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                • #23
                  Thank God, I thought it was only me. Some of the objects are projects from machining magazines and I keep copies of all of the articles that I used and go there for reference. Others are home made tools the plans for which only existed in my mind a long time ago. I have finally begun to photograph these projects for reference and also take a carbide scribe and engrave a brief description of the item's purpose on the surface.
                  Fred Townroe

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                  • #24
                    When I was in my mid 60's I noticed this problem so started putting a tag on stuff with notes. You guessed it, have the darn thing in front of me,, its dated 2012 and even with what I must have thought were good notes I have no idea what its for. Need a new plan, maybe a photo of it being used and the end result or something. Really scary because some of the tooling took a real longtime to make!!

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                    • #25
                      I’m 66 and still have a really good memory of everything I’ve ever made. I still get calls from customers about stuff I made for them 25 or 30 years ago and they are always amazed at the level of detail I still remember. This makes the thought of losing my memory due to age or illness REALLY scary!

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                      • #26
                        Originally posted by garyhlucas View Post
                        I’m 66 and still have a really good memory of everything I’ve ever made. I still get calls from customers about stuff I made for them 25 or 30 years ago and they are always amazed at the level of detail I still remember. This makes the thought of losing my memory due to age or illness REALLY scary!
                        The thing about losing your memory is...

                        Dang it, I forgot what it was.
                        Location: Saskatoon, Saskatchewan, Canada

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                        • #27
                          Time and Entropy are forces of Nature, and when a man is lucky the old girl allows man to take a long walk between. Eventually, one will take man out.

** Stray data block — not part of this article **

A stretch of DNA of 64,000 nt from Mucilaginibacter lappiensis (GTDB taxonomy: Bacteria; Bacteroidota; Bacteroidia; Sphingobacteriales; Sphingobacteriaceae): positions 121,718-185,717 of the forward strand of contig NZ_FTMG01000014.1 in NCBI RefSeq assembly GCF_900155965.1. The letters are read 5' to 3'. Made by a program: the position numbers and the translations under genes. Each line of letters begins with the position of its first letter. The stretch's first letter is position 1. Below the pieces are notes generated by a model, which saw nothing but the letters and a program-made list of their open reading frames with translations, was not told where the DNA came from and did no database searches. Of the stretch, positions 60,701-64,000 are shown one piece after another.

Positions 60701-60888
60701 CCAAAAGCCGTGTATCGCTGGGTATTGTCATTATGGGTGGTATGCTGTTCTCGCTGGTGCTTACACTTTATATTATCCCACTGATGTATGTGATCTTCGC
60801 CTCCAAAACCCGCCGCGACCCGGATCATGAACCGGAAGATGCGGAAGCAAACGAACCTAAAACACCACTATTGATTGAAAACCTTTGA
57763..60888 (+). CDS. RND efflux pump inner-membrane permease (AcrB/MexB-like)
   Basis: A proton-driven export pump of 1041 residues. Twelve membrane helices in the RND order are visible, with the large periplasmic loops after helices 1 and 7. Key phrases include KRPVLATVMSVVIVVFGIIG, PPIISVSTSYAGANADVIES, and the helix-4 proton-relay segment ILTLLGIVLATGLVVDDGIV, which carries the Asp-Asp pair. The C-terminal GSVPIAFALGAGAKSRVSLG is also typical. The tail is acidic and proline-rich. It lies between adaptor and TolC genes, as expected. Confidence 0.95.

Eventually fortune will take man to the place he signs paychecks n the front. I'll offer no opinion since I still wonder time to time if that is good fortune or bad luck. I do recall a young fellow who walked a few miles inside a plant one day because he asked the man at the toolbox for a new thing that wasn't busted for the "Rat-A-Tatt". The walk was called tuition back then by the company and education by the mechanics. Today it's probably illegal, immoral and a violation of Human Rights. That young man sure learned he wanted a new flat chisel at least 14" long for the .401 Parker hammer though, and I never heard of him saying Rat-A-Tatt again.

                          My first wife was a Master Organist who spent 18 months in Germany learning to upgrade pipe organs. She and Bekins traveled job to job here more or less in unison, her with 2 Halliburtons and Bekins with the 4 foot square 6 foot high luggage. She had thousands of music pieces in her head, but rarely could be more than 100 feet from one of 3 music cases she routinely carried, her toolboxes. The pages rarely came out of the cases. She also had absolutely no relationship to time outside musical time. Most musicians time key from the masthead of the daily paper.

                          People lock into trades and occupations, the lucky ones doing what they love truly don't work much cause they're enjoying the time. I owned a pair of #2 B&S horizontals 20 years back, and there were still many old Krauts in the area who stopped by time to time to stand in front of one and run thru a job they'd done thousands of times in the 40s. They'd stand for hours at the machine hands almost touching the cranks and levers with the machine off and run the job in their mind. Some days they'd leave elated, others disappointed. They either overcame the glitchin the job, or they hadn't. I was blessed to come to know a couple well enough they would teach me rather than reach up and idle the machine in their mind as they came to attention with folded hands in the manner of their training. I was more blessed by being able to hire 2 to do difficult jobs.